The first phones actually designed by Google called the Pixel and Pixel XL are finally here. Unlike the Nexus devices before, these phones aren’t just guidelines by Google that were then handed off to a manufacturing partner, but rather were completely designed by Google and just brought to fruition by HTC.
Knowing this, two questions arise immediately. One, what does Google actually think a phone should be and, two, do you want what Google thinks a phone should be?
Pixel vs Pixel XL
So I have here the Pixel XL, the larger and more popular of the two judging by which models/colors went out of stock the fastest. Despite the larger size though, there isn’t much difference between the two devices. A bigger 5.5″ screen and a 2.5k resolution on the Pixel XL and a 5″ 1080P screen on the Pixel. A larger 3450mah battery in the XL and a 2770mah battery in the Pixel. And finally, a $120 price difference.
Other than those things, a review of the Pixel XL basically covers the Pixel and vise versa.
The Pixels both have this honed aluminum body with chamfered edges that actually make them feel great in the hand with a good weight and solid feeling. The top half of the back is covering in this glass that, while unique, was probably put in here to allow for better cell reception and connectivity. The front of the device, however, looks, well, oddly familiar with two similarly sized bezels at the top and bottom of the screen. And, yes, I have numerous times tried to tap a home button that doesn’t exist because of this.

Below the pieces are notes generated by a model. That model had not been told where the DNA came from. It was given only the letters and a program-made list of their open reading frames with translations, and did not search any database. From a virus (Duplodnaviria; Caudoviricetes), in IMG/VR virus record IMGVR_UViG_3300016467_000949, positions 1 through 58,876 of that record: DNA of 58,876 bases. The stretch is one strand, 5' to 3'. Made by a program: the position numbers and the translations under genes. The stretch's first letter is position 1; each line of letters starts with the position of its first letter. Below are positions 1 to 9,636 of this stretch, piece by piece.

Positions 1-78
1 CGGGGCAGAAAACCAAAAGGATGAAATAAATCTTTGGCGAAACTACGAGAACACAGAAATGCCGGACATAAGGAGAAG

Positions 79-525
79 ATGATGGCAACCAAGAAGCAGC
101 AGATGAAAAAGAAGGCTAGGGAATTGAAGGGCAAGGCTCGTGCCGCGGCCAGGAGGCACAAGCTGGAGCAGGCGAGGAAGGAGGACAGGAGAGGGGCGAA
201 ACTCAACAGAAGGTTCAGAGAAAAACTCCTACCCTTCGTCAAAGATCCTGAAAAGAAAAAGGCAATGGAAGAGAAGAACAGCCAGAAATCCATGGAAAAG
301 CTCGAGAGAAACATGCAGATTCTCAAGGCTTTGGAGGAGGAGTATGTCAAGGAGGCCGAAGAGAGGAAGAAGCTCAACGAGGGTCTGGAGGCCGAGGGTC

Above that though, we have one of the nicest screens available on a phone with deep blacks, and vibrant colors that pop.
All in all though, the design of the phone isn’t anything spectacular, and isn’t going to turn any heads (except that the really blue is really freakin’ blue), it doesn’t feel cheap at all and does have that premium hand feel that’s a bit harder to describe.
On the back there is also a fingerprint sensor at the bottom of the glass portion that I like a lot. If we’re honest, a fingerprint sensor on the back of a phone is going to be where your hand is more naturally than, say, at the bottom of the front. It works super fast (as like on most phones with a fingerprint sensor like this) and the only time it isn’t convenient, is if it’s laying face up on a table.
At the bottom of the device we have what looks deceivingly like stereo speaker grills that are in fact a microphone and a mono speaker instead. The sound coming out of the one speaker is loud enough though for my taste without getting distrorted as I usually use headphones when listening to music on my phone anyway.
Speaking of, there is a headphone jack at the top of the device. And I feel quite odd having to point that out, but people seem to be really polarized by Apple’s removal of it so, there we go.